A Solo Song: For Doc by James Alan McPherson, 1968
The magic trick:
Framing the story in a second-person voice
Great, great, memorable story. McPherson’s narrator relates the story of a former train waiter, Doc, in brilliant fashion. The narrator, an old-school protégé and friend of Doc, addresses his tale to a rookie waiter with the angry passion of the experienced teaching the ignorant. Thing is, that rookie waiter – referred to as “youngblood” – is addressed in the second person, meaning the rookie waiter is the reader. There is no distance between the story and the reader, making its portrayal of race and age and the 20th century all the more powerful. And that’s quite a trick on McPherson’s part.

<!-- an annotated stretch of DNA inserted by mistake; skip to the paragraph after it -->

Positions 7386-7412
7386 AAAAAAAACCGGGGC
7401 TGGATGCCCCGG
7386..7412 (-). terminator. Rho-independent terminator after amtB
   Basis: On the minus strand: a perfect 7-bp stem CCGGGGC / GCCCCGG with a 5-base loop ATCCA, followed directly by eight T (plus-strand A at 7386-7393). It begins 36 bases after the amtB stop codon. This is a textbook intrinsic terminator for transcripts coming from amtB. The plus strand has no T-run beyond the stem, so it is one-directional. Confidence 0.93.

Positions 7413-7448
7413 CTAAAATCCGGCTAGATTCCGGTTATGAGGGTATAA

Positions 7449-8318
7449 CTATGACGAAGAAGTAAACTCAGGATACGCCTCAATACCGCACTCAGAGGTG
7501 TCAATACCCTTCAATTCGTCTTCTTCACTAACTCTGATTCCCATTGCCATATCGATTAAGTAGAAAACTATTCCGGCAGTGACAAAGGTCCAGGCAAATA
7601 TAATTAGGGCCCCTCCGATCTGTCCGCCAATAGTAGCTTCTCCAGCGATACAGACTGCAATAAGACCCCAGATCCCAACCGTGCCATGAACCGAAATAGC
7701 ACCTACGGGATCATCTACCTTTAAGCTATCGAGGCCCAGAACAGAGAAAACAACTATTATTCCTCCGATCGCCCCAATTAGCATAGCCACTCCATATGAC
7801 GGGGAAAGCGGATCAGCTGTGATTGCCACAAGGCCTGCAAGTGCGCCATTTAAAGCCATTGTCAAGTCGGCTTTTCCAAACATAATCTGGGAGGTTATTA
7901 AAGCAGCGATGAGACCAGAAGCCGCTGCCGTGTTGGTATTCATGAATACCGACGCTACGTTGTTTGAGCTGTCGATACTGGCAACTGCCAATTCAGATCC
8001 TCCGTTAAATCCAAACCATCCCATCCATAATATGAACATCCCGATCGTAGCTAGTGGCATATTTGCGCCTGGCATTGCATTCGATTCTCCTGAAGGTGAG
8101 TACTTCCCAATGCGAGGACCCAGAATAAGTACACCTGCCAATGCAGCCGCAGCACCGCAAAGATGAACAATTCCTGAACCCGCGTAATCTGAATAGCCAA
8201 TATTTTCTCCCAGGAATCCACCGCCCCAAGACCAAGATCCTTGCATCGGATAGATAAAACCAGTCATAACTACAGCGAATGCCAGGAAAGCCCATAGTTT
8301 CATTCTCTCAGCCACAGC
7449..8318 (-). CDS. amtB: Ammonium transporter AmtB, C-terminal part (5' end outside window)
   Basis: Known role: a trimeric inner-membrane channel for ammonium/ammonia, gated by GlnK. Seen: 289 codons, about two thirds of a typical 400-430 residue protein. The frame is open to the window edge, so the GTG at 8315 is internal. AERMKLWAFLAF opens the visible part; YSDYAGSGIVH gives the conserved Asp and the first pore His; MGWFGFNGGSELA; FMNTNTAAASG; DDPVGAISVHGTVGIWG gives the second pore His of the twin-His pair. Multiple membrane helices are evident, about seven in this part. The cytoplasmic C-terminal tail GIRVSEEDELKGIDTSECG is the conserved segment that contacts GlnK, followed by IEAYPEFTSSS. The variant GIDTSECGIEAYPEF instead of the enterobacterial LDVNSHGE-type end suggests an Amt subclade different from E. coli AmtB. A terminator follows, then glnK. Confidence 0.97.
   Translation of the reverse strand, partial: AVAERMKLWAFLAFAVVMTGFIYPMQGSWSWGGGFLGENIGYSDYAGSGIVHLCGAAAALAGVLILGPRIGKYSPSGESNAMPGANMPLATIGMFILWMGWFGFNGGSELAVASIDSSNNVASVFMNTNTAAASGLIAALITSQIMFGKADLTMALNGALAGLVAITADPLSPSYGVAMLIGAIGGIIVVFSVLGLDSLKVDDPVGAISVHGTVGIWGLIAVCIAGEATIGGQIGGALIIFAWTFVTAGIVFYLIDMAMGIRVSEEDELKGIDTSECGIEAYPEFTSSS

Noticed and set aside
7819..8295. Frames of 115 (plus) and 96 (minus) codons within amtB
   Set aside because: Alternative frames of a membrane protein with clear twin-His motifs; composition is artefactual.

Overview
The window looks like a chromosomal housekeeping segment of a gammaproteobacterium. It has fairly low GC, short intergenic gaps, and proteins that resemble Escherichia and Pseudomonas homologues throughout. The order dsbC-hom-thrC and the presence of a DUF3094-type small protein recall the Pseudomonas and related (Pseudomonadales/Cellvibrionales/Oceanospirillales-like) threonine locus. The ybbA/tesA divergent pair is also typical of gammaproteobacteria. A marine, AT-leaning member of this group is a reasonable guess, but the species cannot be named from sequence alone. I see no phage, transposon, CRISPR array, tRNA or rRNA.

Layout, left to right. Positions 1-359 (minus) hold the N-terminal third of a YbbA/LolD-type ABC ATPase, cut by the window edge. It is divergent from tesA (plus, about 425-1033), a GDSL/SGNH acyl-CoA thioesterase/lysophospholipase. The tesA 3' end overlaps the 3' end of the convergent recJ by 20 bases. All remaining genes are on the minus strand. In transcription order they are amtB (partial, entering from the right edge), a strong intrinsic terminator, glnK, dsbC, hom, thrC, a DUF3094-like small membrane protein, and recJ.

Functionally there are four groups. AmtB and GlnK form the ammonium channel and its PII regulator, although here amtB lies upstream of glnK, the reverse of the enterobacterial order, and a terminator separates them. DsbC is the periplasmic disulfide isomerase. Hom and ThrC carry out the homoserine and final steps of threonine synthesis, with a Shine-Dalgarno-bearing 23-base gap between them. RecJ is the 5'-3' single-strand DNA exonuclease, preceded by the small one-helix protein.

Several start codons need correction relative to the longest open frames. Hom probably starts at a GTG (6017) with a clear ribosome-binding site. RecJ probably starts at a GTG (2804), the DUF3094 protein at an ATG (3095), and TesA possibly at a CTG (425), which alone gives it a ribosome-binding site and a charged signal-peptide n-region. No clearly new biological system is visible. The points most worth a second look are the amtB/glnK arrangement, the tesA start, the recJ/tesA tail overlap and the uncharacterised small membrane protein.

They can’t lay me off for fucking up: I know this business too well. And so they hire you, youngblood, for the summer when the tourists come, and in September you go away with some tips in your pocket to buy pussy and they wait all winter for me to die. I am dying, youngblood, and so is this business. Both us will die toghether. There’ll always be summer stuff like you, but the big men, the big trains, are dying every day and everybody can see it. And nobody but us who are dying with them gives a damn.